On Friday, the US imposed new sanctions on 15 individuals and 10 entities in China, North Korea, Myanmar, and Bangladesh over alleged human rights violations. The Treasury Department said the sanctions were to mark international Human Rights Day, and the measures coincided with the second day of President Biden’s so-called “Summit for Democracy.”
The sanctions against North Korea are significant because they mark the first sanctions against the country of the Biden administration. The sanctions come as South Korea is hoping to sign a peace deal with the North, and the US pressure could impede negotiations.
The China sanctions targeted officials over alleged human rights violations in Xinjiang as well as the Chinese artificial intelligence firm SenseTime. The Treasury Department added SenseTime to an investment blacklist barring Americans from purchasing stock in the company, which could delay the firm’s plans to make an initial public offering on the Hong Kong stock exchange.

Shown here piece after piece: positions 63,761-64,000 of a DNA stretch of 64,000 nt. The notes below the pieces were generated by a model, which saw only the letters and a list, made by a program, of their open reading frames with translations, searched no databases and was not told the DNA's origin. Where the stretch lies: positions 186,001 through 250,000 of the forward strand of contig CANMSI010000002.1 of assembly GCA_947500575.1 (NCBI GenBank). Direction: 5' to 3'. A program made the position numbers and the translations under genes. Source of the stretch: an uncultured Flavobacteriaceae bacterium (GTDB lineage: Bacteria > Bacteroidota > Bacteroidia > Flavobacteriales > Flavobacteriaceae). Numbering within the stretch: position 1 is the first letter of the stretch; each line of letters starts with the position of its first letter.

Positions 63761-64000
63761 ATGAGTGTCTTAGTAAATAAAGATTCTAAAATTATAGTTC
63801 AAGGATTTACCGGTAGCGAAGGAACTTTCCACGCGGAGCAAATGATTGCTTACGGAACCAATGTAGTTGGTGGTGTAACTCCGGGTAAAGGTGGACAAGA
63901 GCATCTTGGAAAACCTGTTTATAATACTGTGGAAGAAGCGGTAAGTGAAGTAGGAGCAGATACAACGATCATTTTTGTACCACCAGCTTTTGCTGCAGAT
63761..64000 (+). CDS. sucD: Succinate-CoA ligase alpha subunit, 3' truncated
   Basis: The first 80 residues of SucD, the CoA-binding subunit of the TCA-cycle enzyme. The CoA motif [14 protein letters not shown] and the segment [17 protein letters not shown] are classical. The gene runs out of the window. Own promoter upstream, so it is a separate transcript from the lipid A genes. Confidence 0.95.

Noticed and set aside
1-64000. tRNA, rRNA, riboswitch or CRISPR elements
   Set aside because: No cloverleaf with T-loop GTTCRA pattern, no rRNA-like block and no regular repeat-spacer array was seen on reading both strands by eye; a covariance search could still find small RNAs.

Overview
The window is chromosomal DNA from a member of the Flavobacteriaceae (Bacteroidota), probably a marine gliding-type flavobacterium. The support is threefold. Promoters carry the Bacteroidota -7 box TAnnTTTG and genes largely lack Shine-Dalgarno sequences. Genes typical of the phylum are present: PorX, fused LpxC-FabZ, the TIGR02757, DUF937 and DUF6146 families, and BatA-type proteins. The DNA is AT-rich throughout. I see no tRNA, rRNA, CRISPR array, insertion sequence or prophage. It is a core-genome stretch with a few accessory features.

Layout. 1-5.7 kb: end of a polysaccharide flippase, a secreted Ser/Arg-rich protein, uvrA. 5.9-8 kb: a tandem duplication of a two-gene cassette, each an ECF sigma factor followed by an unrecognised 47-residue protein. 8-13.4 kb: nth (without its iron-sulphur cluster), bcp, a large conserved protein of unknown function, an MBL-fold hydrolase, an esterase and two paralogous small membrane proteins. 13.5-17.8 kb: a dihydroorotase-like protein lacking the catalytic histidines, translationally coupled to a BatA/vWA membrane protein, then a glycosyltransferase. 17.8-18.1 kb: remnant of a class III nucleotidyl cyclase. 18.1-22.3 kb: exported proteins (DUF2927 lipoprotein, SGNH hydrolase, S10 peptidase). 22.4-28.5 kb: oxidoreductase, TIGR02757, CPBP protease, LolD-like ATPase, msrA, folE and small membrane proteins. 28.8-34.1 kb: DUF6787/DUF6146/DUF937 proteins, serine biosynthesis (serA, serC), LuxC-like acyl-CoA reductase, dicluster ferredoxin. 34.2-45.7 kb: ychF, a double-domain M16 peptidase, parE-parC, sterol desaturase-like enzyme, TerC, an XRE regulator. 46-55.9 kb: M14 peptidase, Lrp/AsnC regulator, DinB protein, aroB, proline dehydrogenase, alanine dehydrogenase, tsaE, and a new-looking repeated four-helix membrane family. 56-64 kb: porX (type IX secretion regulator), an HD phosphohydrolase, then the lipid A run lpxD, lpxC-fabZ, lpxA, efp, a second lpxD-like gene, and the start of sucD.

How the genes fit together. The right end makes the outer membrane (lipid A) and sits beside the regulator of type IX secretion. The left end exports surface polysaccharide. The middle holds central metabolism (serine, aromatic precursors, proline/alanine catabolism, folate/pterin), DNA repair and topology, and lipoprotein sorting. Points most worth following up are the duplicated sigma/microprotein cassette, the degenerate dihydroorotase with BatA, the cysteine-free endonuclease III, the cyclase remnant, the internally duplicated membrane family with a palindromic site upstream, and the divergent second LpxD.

Canada and the UK joined the US in Myanmar sanctions, which targeted military officials and agencies. The Bangladesh sanctions targeted a law enforcement agency over its role in alleged human rights violations surrounding the country’s war on drugs.
The series of sanctions marks the second time this week that the US targeted several countries with measures over alleged rights violations. On Tuesday, the US hit Iran, Syria, and Uganda. The Iran sanctions came amid negotiations in Vienna to revive the nuclear deal and signaled to Tehran that the US is not serious about restoring the accord.